Minnesota farmers face tough 2009 and 2010, study shows
Nearly forty percent of the farmers enrolled in the Minnesota State
Colleges and Universities system’s Farm Business Management Education
program expect to lose money this year, and projections suggest that
many farmers could be forced out of business in 2010, according to a
survey conducted by the system.
“It’s a crisis for some farmers, but not all,” said Richard
Joerger, the system’s director for agriculture and business programs,
who conducted the survey. Many livestock and crop producers have found
it increasingly difficult to obtain credit, the study showed. Hog and
dairy farmers face the most financial stress because the prices they
receive for their products are less than the costs of production,
“Our instructors are working very hard to help farmers restructure
their debt and find more ways to increase efficiency,” Joerger said.
“Despite the best efforts of many professionals, some producers
will be unable to continue farming.”
Each year, between 3,000 and 3,500 farmers enroll in the system’s
farm business management program. Instructors use one-on-one, group and
online instruction to help them become better managers.
“This survey helps point out the value of the Farm Business
Management program to the state’s farmers,” said Chancellor James H.
McCormick. “In these difficult times, this unique program is more
important than ever in helping farmers remain solvent.”
The study was conducted July 14 to July 29 by surveying the
system’s 73 farm business management instructors about their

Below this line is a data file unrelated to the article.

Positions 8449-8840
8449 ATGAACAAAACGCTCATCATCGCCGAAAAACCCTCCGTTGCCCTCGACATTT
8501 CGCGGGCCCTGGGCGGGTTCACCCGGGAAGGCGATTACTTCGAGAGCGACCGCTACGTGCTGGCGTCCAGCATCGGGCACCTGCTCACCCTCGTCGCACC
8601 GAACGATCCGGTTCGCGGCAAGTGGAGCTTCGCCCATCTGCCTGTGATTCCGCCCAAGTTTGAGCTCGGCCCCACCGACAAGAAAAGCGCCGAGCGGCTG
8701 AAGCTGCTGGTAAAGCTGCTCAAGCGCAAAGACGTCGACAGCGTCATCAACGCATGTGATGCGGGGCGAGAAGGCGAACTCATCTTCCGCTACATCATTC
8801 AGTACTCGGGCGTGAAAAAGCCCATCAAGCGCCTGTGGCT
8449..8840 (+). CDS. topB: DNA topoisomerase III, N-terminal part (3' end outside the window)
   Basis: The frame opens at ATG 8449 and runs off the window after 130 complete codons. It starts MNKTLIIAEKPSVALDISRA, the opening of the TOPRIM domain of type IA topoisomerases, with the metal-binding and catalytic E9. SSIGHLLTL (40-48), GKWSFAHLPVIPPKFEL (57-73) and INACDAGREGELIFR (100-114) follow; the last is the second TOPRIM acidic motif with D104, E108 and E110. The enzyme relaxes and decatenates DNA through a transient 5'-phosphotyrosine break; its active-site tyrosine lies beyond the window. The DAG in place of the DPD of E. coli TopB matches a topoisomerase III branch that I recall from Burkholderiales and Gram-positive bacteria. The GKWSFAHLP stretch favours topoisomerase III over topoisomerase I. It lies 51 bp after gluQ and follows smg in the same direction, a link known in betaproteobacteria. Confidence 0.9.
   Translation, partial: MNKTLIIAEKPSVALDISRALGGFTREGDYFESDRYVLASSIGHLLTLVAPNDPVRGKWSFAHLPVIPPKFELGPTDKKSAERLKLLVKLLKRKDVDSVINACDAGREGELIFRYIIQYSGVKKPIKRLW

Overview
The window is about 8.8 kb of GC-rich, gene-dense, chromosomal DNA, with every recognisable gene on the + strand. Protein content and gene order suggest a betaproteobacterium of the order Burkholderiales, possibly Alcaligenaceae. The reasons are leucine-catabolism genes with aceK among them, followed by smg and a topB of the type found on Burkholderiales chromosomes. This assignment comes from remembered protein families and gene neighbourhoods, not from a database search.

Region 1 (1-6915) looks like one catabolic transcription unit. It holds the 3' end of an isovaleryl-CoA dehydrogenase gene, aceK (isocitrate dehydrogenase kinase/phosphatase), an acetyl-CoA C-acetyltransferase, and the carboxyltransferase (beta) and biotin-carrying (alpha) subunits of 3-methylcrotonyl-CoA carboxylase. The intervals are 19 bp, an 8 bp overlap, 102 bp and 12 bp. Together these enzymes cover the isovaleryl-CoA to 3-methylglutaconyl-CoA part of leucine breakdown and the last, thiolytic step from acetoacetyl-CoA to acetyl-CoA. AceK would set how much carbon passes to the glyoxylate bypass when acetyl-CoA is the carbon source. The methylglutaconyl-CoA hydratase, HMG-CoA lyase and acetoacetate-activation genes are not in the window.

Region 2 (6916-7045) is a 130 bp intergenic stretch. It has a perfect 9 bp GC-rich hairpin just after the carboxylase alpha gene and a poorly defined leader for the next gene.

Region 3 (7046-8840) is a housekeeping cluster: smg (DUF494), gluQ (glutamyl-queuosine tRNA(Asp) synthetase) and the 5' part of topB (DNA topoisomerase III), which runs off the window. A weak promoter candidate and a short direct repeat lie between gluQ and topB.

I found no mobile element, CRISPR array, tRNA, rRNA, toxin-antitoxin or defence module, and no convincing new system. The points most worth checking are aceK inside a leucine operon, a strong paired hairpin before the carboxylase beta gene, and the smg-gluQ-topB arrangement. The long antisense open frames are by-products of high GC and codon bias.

students’ agricultural operations. Sixty-nine instructors responded
for a return rate of nearly 95 percent.
The instructors reported that financial difficulties have forced 86
farmers out of business so far this year, and they projected that
another 162 farmers will go out of business by year’s end. Businesses
within rural communities also are being hurt, and more mental health
services need to be readily available, the instructors reported.
Reviewing the results, Agriculture Commissioner Gene Hugoson said,
“This survey provides important information that gives us an early
warning about the financial stress that many farmers may be facing. With
this information, we can better prepare for the difficulties ahead.”
Joerger said the Minnesota State Colleges and Universities will work
with the Agriculture Department and other agencies to help farmers
through these challenging times. And, he said, “We will be looking
for additional resources because there are more farmers out there who
could benefit from being in our program.” The program’s annual
tuition is about $1,300.
The Minnesota State Colleges and Universities system comprises 32
state universities and community and technical colleges serving the
higher education needs of Minnesota. The system serves about 250,000
students per year in credit-based courses and an additional 140,000
students in non-credit courses.